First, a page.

Many older adults had prior knowledge of technology use. One respondent said:
I go to work and use a lot of technology in my work.
Other respondents obtained technology knowledge by seeking answers and instructions from web-based platforms. One person stated that they were familiar with technology and adopted new tools to connect with others since the pandemic began. This person said:
I've been using the internet for years. Zoom was new to me. My husband has used it before. It wasn't new, but I hadn't used it personally. We use it now to connect without any problems.
Several participants also described how they used their limited technology skills to learn more by simply searching the internet. One participant said that they “just [found] information on the internet on how to do it.”
Many older adults felt they were not capable of independently using technology and heavily relied on access to help, which typically came from family members or friends when the need to use technology arose. A respondent said:
If I have a question, I can ask [my kids]. They're my tech support.
Another respondent stated:
My son, who was a computer expert, helps me Skype so I can see my friends in a different province.
Participants also depended on their friends—fellow older adults—to adopt new technologies during the pandemic. One participant said:
A friend of mine introduced me to using my iPad, and if I have a problem, I phone her.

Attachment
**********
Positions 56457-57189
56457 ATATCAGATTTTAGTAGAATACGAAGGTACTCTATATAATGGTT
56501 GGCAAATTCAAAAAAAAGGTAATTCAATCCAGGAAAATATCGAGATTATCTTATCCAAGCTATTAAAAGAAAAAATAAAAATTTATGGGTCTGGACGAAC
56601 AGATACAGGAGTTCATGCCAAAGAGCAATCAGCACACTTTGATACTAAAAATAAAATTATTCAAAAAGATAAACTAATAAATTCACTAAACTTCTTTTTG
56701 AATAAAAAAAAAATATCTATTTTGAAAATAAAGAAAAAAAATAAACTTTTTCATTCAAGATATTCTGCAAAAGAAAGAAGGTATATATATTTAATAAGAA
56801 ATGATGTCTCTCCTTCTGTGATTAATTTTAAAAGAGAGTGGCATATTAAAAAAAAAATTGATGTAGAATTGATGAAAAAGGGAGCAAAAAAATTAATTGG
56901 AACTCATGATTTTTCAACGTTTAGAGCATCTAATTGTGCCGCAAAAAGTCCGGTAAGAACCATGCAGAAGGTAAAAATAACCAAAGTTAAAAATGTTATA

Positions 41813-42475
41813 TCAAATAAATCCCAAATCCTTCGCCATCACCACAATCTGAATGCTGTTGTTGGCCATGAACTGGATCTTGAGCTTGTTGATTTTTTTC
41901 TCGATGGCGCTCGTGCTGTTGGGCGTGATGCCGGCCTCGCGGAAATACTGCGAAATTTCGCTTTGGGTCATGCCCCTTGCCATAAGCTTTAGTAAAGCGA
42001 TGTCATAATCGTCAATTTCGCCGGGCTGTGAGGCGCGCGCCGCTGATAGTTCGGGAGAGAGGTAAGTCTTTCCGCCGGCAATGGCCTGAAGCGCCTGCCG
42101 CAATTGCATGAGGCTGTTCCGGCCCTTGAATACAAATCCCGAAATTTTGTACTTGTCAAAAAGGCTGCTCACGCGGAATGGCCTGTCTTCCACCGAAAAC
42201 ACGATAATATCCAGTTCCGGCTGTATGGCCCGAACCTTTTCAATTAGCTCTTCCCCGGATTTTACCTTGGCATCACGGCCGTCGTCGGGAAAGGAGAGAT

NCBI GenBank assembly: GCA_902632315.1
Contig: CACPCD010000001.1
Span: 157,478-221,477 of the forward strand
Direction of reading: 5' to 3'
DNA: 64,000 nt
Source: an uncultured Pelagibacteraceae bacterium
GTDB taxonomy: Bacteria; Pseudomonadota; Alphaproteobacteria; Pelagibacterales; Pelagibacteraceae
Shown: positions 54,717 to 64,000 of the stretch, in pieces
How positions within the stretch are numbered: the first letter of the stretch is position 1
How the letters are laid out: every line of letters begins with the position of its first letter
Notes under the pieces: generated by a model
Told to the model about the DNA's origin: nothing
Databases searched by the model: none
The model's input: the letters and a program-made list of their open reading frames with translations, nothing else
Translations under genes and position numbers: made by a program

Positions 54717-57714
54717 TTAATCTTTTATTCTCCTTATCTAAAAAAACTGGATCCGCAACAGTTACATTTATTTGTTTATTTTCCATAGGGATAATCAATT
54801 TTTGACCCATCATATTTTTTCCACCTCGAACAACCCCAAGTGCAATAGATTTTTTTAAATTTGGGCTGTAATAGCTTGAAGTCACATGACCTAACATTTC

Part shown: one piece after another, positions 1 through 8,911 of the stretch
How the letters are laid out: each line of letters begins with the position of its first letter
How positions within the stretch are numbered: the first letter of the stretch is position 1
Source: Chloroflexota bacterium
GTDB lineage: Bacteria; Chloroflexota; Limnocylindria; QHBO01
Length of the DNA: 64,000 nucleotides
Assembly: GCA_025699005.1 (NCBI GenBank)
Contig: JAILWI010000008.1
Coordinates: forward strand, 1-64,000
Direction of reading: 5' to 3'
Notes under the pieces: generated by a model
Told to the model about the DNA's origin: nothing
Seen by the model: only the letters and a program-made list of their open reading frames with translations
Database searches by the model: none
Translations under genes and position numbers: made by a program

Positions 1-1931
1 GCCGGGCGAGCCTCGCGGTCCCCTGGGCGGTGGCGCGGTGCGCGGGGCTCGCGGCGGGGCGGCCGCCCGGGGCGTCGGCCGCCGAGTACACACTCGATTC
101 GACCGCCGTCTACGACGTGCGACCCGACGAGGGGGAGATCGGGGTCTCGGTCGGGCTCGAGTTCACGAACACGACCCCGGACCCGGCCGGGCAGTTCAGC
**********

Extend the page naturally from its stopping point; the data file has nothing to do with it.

Participants emphasized the importance of having access to the support they needed to use technology, especially during a pandemic, as technology was their only connection to people. One participant stated:
When I have problems with my computer or iPad, my son is the one who would come and troubleshoot it for me. Email has helped me and Zoom as well. I am retired, so I just email or telephone them to have a one-on-one conversation. I find it really important right now to have a one on one in this time of virus with our technology, such as phone or email.
Several older adults also indicated that they put little time and effort into maintaining or using technology and preferred having someone facilitate their technology experiences. For instance, a participant stated:
When I do go online with Zoom, I rest in the comfort of somebody else facilitating it.
Older adults’ perceptions of the accessibility and user-friendliness of technological devices, services, and platforms considerably determined their willingness to use technology to socially connect with others. Older adults repeatedly voiced a desire for clearer instructions (than those that are typically available) on how to use technologies and technology applications. They also described the need for or use of supportive technology services that facilitate their technology use. One respondent stated:
I'm not very comfortable using Zoom. It is difficult to connect. I can use other things, but experiences with Zoom or group meetings is very confusing and has been cutting out. it could be clearer and easier to connect. I am older but not isolated from tech.
Access to up-to-date technologies and devices, such as smartphones, and the availability of reliable internet connectivity were additional facilitators of older adults’ engagement with technology. One participant said:
Well, more education on different modern stuff. Things like newer cellphone, cameras, and etc. We don’t use latest technology. When you look at my date of birth, you’ll see that I’m no youngster.
Several respondents believed that their use of technology was enabled or obstructed by their environment as a result of both social and material factors. Older adults who lived in rural or isolated communities experienced heightened barriers to technology use. Additionally, older adults who remained in the workforce reported a heightened use of and increased access to technology for work-related activities. A respondent stated that a main facilitator was “the fact that I am still working.”